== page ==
When Republic of Doyle premiered on the CBC on January 6th, viewers approaching it with a certain trepidation could be forgiven. The unbridled hype generated by the press didn’t always help. Was this just another example of the “local is good” mindset that squanders any hope of intelligent criticism and artistic growth?
More importantly, now that the show has actually started, is Republic of Doyle any good?
For that last question, the short answer is “yes.”
Allan Hawco stars as Jake Doyle, a private investigator who is more like the nitwit Columbo pretended to be than an actual PI. It’s a solid detective show with a lively performance from Hawco. The pace is fast and there are some great one-liners. That the first episode makes reference to Polka Dot Door instantly puts me in its good graces.
The series also boasts a refreshingly uncool lead character, for the genre. Jake Doyle is not tortured, he’s not all-knowing, or even tragically flawed, he’s just a guy with a few skills trying to get by. After years of CSI characters who seem to solve crimes by reciting exposition to each other for an hour, Jake is a nice change.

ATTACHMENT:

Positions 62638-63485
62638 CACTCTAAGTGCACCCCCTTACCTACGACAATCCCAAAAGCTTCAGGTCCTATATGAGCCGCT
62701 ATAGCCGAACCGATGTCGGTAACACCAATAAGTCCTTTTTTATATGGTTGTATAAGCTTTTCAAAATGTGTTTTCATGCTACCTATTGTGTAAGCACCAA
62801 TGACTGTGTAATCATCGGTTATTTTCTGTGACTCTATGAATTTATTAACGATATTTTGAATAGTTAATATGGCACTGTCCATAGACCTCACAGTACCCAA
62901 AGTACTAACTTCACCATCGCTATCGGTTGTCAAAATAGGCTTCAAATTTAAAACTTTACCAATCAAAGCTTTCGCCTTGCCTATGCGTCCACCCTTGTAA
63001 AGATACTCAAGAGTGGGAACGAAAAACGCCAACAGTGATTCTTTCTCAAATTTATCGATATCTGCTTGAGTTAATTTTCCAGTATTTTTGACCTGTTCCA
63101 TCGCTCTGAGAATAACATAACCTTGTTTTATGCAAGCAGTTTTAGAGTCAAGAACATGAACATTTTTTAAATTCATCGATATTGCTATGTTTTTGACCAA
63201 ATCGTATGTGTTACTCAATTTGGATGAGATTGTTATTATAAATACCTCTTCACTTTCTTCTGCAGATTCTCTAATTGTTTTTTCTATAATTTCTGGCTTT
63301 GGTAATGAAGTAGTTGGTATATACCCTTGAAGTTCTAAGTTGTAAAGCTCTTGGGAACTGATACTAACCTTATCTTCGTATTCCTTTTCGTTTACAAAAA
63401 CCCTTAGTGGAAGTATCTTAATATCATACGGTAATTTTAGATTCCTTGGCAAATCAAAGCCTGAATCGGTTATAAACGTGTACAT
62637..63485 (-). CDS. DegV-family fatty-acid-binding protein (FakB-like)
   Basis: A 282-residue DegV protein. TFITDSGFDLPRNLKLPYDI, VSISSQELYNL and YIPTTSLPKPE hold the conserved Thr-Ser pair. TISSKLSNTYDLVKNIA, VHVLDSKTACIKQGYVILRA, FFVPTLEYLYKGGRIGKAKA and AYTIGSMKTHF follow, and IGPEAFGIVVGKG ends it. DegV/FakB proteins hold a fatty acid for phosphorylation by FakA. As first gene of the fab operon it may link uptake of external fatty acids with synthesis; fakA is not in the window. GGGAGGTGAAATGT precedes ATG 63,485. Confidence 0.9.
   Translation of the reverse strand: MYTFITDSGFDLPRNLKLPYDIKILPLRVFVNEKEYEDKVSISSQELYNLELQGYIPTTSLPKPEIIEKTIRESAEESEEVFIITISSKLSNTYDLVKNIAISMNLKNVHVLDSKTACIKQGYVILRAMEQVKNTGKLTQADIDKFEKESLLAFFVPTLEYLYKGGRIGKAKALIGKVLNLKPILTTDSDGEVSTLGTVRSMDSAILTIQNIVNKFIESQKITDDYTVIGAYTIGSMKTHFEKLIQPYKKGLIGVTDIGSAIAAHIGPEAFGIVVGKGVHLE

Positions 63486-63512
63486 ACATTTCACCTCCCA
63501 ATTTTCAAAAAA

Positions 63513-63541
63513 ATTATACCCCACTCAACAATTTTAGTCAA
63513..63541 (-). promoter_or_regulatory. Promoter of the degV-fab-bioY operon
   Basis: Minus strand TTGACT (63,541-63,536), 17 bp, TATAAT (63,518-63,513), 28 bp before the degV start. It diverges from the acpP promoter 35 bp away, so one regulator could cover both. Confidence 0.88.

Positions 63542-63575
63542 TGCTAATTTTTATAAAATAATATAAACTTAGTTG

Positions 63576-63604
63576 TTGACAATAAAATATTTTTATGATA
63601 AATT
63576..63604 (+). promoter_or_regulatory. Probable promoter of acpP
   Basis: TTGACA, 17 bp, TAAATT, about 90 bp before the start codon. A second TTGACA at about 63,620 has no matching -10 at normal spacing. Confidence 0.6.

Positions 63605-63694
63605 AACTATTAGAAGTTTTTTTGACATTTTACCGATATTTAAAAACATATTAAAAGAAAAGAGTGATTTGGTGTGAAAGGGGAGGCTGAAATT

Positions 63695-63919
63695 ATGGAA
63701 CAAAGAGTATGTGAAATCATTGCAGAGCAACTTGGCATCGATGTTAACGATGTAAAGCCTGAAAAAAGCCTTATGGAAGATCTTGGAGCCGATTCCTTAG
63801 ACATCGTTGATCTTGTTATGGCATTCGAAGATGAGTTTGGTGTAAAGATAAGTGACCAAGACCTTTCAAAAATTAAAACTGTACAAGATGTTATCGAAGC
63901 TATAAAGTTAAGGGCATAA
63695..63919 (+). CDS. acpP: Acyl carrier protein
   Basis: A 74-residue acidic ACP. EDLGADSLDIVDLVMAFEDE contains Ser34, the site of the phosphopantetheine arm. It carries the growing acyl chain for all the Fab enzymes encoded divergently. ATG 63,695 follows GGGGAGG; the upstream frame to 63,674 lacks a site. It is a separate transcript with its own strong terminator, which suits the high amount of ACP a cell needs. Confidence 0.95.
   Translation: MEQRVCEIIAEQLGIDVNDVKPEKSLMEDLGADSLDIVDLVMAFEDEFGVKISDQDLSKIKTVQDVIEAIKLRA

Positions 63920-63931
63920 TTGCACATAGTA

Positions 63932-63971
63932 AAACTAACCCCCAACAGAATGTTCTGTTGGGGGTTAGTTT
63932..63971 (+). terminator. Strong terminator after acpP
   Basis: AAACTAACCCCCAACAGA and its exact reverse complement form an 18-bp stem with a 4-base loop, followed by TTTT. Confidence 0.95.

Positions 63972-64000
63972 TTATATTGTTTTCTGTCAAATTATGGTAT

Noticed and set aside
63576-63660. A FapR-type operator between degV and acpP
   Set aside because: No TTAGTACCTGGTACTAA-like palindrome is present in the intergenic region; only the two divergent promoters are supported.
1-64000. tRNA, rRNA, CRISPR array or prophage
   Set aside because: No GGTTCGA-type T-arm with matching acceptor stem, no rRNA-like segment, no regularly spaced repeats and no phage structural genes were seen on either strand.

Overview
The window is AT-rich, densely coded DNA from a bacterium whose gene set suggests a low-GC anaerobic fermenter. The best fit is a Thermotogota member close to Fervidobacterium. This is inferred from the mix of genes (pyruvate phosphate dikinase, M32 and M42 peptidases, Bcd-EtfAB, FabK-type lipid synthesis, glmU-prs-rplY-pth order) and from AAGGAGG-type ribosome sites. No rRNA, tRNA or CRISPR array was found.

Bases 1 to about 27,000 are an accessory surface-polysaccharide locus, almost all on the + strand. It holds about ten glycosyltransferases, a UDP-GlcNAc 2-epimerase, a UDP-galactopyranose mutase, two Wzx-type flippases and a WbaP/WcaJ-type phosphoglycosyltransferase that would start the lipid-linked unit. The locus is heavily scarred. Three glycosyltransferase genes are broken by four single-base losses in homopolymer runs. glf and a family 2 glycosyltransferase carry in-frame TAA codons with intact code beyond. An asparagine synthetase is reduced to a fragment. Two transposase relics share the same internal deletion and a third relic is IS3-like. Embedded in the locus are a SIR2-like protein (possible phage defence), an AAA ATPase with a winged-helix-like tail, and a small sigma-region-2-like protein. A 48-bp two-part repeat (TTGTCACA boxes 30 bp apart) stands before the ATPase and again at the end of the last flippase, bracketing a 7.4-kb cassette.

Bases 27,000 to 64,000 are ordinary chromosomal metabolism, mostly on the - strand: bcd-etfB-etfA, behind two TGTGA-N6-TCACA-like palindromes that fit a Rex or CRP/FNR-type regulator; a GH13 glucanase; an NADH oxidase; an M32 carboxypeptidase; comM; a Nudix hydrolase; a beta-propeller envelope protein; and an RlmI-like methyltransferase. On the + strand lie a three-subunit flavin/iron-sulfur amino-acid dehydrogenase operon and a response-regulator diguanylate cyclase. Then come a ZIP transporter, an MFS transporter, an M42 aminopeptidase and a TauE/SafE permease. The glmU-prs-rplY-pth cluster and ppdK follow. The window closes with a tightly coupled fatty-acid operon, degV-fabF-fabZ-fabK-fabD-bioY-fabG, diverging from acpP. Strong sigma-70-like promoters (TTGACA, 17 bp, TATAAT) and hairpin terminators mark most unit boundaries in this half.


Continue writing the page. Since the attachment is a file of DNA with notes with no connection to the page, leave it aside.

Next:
Though Doyle makes for an entertaining hour with a winning sense of humour, there are few stumbles evident in the first episode. The most obvious offender being the music, as evidence by the sub-CSI theme tune and an unimaginative musical score, dominated by accordion. For a show that thankfully doesn’t put on airs with obnoxiously fake accents or caricatured writing, the music is a disappointing descent into “Newfoundlandsturbation.”
It’s also a bit off-putting to see the show’s female supporting cast given nothing to do. Naturally, the program will not have taken shape by the end of the first episode, so this will likely not be the case forever. The same could be said about the sitcommish relationship that Jake has with his ex-wife, which will hopefully lead somewhere more interesting than seeing the two of them alternately sniping and/or snogging.
So! To those who have yet to see it, put your minds at ease. Republic of Doyle is good enough to partially erase the foul memories of previous local TV productions, and may even give CBC a much-needed hit.